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Thursday, November 22, 2018

Halachic Times (Zmanim)
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Jewish History

Reuben, the eldest son of Jacob and Leah, was born in Charan (Mesopotamia) on the 14th of Kislev of the year 2193 from creation (1568 BCE). As Jacob's firstborn, he was initially entitled to the leadership of Israel and to a double portion in the Holy Land, but these privileges were taken from him (and given respectively to Judah and Joseph) because he sinned by "violating the bed of his father." Reuben unsuccessfully tried to prevent the persecution of Joseph by his brothers in 2216 (1545 BCE) and subsequently berated them for selling him into slavery (Genesis 37:21; 42:22). In 2238 he relocated to Egypt together with his father, brothers and their children, where he died on his 125th birthday in 2318 (1443 BCE).

Link: Reuben and Judah
Link: More on Reuben

On the 14th of Kislev, 1928, the Lubavitcher Rebbe, Rabbi Menachem Mendel Schneerson, married Rebbetzin Chaya Mushka Schneersohn (1901-1988), the middle daughter of Rabbi Yosef Yitzchak Schneersohn (1880-1950), the sixth Rebbe of Chabad-Lubavitch. The wedding was held in Warsaw, Poland, at the Lubavitcher Yeshivah, Tomchei Temimim.

Upon Rabbi Yosef Yitzchak's passing in 1950, Rabbi Menachem Mendel succeeded his father-in-law as the Rebbe of Chabad-Lubavitch. On the 14th of Kislev of 1953, at a farbrengen (Chassidic gathering) marking his 25th wedding anniversary, the Rebbe said to his Chassidim: "This is the day that bound me to you, and you to me."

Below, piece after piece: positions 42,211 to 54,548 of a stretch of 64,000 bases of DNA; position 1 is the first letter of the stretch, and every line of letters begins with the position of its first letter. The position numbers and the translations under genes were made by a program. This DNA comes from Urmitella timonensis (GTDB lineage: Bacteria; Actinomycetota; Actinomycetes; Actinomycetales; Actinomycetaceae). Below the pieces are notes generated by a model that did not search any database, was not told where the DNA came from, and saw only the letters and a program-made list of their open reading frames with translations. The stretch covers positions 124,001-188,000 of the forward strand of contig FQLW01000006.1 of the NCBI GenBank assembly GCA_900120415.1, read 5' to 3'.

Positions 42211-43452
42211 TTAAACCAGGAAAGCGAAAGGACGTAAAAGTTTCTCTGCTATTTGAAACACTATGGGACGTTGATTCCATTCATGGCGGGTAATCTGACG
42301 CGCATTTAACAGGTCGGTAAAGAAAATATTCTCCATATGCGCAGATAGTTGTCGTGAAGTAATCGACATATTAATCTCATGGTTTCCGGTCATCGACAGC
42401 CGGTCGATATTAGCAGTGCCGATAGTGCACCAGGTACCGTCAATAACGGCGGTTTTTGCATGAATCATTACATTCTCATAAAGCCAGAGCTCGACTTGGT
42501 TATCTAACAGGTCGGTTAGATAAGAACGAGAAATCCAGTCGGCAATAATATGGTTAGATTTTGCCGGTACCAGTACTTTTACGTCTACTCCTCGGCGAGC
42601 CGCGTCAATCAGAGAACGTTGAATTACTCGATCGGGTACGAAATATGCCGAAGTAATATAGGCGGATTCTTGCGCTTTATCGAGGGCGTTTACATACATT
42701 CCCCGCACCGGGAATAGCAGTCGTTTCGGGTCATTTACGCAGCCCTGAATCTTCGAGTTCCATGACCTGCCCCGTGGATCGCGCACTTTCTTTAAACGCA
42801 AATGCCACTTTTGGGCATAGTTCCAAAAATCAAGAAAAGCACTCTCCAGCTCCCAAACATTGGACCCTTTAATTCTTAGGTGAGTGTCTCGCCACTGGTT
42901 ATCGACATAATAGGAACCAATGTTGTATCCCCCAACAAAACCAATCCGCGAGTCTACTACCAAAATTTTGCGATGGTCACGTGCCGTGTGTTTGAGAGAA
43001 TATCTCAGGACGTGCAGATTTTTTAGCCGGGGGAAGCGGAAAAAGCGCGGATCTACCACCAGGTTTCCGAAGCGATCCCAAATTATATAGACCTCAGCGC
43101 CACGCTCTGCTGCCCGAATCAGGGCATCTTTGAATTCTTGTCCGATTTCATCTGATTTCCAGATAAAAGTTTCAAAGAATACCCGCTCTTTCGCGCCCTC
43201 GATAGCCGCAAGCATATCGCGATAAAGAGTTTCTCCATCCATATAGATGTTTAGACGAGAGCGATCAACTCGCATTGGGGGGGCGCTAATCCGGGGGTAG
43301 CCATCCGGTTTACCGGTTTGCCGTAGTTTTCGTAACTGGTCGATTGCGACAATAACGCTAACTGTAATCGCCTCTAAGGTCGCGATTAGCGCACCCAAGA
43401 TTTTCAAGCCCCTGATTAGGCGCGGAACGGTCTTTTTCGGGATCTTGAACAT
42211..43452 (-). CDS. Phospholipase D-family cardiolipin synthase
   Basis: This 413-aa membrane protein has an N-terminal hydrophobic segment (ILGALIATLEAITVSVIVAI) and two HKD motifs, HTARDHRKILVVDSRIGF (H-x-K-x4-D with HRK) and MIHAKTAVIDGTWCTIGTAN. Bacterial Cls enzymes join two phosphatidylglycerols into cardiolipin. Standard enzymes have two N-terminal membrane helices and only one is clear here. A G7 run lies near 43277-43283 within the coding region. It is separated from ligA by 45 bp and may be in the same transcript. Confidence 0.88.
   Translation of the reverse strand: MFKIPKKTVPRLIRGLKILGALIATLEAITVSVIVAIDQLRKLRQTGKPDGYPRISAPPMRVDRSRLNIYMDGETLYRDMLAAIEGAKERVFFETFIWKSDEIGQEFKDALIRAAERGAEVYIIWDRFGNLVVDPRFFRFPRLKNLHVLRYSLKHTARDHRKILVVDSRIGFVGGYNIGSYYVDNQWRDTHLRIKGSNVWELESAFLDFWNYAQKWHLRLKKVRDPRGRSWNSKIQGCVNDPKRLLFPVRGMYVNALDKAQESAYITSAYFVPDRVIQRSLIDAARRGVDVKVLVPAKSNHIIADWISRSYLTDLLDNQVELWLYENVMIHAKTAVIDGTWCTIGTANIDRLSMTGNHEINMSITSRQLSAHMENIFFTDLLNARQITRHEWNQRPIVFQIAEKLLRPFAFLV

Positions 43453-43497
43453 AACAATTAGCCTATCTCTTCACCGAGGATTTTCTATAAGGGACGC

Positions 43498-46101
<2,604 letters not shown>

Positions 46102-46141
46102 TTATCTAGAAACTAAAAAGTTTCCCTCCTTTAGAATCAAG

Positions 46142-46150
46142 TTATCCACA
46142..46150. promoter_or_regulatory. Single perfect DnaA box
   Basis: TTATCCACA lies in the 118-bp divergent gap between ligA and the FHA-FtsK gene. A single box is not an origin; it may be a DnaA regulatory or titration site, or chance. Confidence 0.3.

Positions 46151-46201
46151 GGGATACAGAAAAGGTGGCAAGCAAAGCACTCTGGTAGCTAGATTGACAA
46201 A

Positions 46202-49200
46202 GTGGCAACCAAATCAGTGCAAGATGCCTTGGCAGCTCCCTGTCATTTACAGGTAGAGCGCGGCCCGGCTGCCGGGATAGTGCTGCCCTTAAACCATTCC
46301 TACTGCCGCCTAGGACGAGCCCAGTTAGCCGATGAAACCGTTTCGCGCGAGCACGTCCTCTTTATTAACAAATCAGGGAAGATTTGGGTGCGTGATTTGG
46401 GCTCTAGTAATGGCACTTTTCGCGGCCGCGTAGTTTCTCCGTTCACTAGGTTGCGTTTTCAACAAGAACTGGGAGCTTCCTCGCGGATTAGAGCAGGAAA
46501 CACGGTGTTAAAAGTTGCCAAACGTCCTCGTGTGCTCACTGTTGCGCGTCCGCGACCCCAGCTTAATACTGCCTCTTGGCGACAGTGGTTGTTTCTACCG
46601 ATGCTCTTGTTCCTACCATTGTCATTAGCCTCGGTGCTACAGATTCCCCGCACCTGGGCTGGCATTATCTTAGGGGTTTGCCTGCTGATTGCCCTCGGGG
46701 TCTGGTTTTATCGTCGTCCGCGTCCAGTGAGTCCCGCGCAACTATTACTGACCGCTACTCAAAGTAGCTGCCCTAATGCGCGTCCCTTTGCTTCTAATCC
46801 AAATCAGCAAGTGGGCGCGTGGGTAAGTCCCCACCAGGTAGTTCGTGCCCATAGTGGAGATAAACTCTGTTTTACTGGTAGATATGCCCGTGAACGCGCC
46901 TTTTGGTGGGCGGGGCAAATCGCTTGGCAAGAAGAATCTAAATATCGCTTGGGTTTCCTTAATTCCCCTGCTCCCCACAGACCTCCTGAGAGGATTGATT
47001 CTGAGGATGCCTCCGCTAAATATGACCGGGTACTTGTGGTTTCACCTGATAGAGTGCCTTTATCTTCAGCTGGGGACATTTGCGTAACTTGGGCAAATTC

Links: Rebbetzin Chaya Mushka Schneersohn; The Rebbe's Marriage; Jewish Wedding Ceremony

Daily Thought

Rabbi Shimon bar Yochai hid from the Romans in a cave for thirteen years. There he was visited by heavenly beings, by Elijah the prophet and even by Moses. It was there that he composed the holy Zohar.

When he left the cave and came to a town, he did not say, “Let me enlighten you with the inner light of Torah, the light that has been hidden since the six days of creation.”

He said, “What is there in your town that I can fix?”

Whatever knowledge a human being is given in this world, whatever wisdom, enlightenment or inspiration, it is all only and exclusively for one purpose: To assist him to fix up this world.

Likkutei Sichot, volume 32, page 152, based on Talmud, Shabbat 33b.